Pandemic-driven uncertainty means California bond deal is day-to-day
The timing of a $1.5 billion deal California had planned to price Thursday is no longer firm amid massive dislocations in the markets.
It has not released preliminary offering documents.
“We are taking it day by day – and we will take the same approach with the rest of the calendar,” California State Treasurer Fiona Ma said.
In its weekly "Muni Outlook" email investor outreach vendor BondLink included a notice saying that due to current market volatility, many issuers are evaluating conditions and making decisions regarding their bond sales each day.
“We encourage you to bookmark your preferred issuers and check back regularly to ensure you have the most recent information,” according to the BondLink alert.
Nearly the entire bond calendar for this week has gone day-to-day, which enables issuers to get in and out quickly if market conditions stabilize.
No decision has been made on the deal the state had planned to price Thursday, said Tim Schaefer, the state's deputy treasurer for public finance. The state of California’s offering summary on BondLink lists the $1.5 billion State Public Works Board taxable sale date as to be determined.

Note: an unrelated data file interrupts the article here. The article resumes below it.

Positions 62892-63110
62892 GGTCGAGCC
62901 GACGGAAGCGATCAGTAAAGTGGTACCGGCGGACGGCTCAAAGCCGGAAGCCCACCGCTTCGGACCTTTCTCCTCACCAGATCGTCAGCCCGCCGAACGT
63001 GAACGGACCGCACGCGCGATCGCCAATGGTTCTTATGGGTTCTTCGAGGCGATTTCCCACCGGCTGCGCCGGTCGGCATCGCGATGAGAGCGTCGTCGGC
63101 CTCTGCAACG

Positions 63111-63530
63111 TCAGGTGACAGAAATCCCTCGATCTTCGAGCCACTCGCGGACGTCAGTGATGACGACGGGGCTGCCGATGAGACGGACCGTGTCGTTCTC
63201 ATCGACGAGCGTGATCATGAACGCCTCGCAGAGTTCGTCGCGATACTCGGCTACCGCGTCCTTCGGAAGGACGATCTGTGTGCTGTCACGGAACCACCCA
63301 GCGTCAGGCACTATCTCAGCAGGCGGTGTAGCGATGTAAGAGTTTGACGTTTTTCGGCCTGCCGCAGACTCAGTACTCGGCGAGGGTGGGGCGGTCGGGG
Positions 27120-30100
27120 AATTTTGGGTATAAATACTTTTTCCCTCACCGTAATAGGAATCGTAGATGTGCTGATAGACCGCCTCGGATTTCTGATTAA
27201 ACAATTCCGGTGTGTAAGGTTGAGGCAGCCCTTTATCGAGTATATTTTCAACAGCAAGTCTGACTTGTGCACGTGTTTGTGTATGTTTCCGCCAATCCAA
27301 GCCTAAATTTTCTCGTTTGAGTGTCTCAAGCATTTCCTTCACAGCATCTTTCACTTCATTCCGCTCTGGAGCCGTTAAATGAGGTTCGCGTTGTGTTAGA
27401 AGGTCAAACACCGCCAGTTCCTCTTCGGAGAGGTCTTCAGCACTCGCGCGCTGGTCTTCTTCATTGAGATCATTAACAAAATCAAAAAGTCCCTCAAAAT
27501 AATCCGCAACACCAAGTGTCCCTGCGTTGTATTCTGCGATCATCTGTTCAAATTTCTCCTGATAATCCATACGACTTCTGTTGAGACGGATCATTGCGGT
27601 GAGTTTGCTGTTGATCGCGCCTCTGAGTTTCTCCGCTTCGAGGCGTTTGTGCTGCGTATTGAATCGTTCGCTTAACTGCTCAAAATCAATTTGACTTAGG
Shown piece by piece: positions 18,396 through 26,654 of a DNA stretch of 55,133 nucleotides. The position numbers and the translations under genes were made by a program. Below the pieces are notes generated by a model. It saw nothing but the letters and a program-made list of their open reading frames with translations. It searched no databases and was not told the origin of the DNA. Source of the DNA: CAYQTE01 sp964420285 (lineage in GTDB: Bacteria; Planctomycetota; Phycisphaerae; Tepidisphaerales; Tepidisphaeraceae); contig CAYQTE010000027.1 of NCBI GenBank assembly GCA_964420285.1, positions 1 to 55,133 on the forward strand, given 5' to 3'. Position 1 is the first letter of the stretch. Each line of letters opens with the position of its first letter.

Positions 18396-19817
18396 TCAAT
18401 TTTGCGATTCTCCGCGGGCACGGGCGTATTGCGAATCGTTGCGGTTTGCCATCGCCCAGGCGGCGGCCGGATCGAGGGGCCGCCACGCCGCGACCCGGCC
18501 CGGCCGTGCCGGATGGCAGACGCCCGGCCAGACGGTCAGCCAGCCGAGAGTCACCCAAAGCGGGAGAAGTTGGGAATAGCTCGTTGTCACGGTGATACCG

California usually pushes out bonds in a large series of spring sales from February through April and then again in the fall after the state budget is approved.
In addition to the lease revenue bonds, the state had planned to price $2.1 billion in general obligation bonds on April 14-15 and another $135 million in lease revenue and lease revenue refunding bonds on April 21. Those dates are still listed on the state’s bond calendar.
“The state will respond to the situation presented to us once the market stabilizes,” Schaefer said.
The state doesn’t plan to sell more at the long end of the curve in response to the move by investors to pull out of the short end for cash.
“That is generally not our practice,” Schaefer said. “On new money, we seek approximately level debt service, integrated into the overall debt portfolio,” he said.
With muni yields at low levels historically, the question has arisen as to whether issuers would be willing to accept a yield penalty to price bonds.
“It depends on what you call a 'yield penalty,' Schaefer said. “For many years, investors, large and small, retail and institutional have proven to be willing to purchase California’s securities and they continue to demonstrate that. We have no reason to believe that pattern will change."
As a fundamental principle, Schaefer said, credit spreads change in response to investment patterns and money flows.
"We are keenly aware of how those spreads can expand and contract, because of market forces, not something that we choose to do, or not do," he said.
Ma said it is too early to comment on whether the state will look to ratchet up bond sales to spark construction projects in a stimulus move as it did in 2008 and 2009.
"Our first priority is public health," Ma said. "That is what we are all focused on, so I haven't talked to the Department of Finance about issuing any new money right now."
The treasurer said she has been speaking regularly with Keely Bosler, director of the state's Department of Finance, as state officials look to roll out programs to deal with the crisis.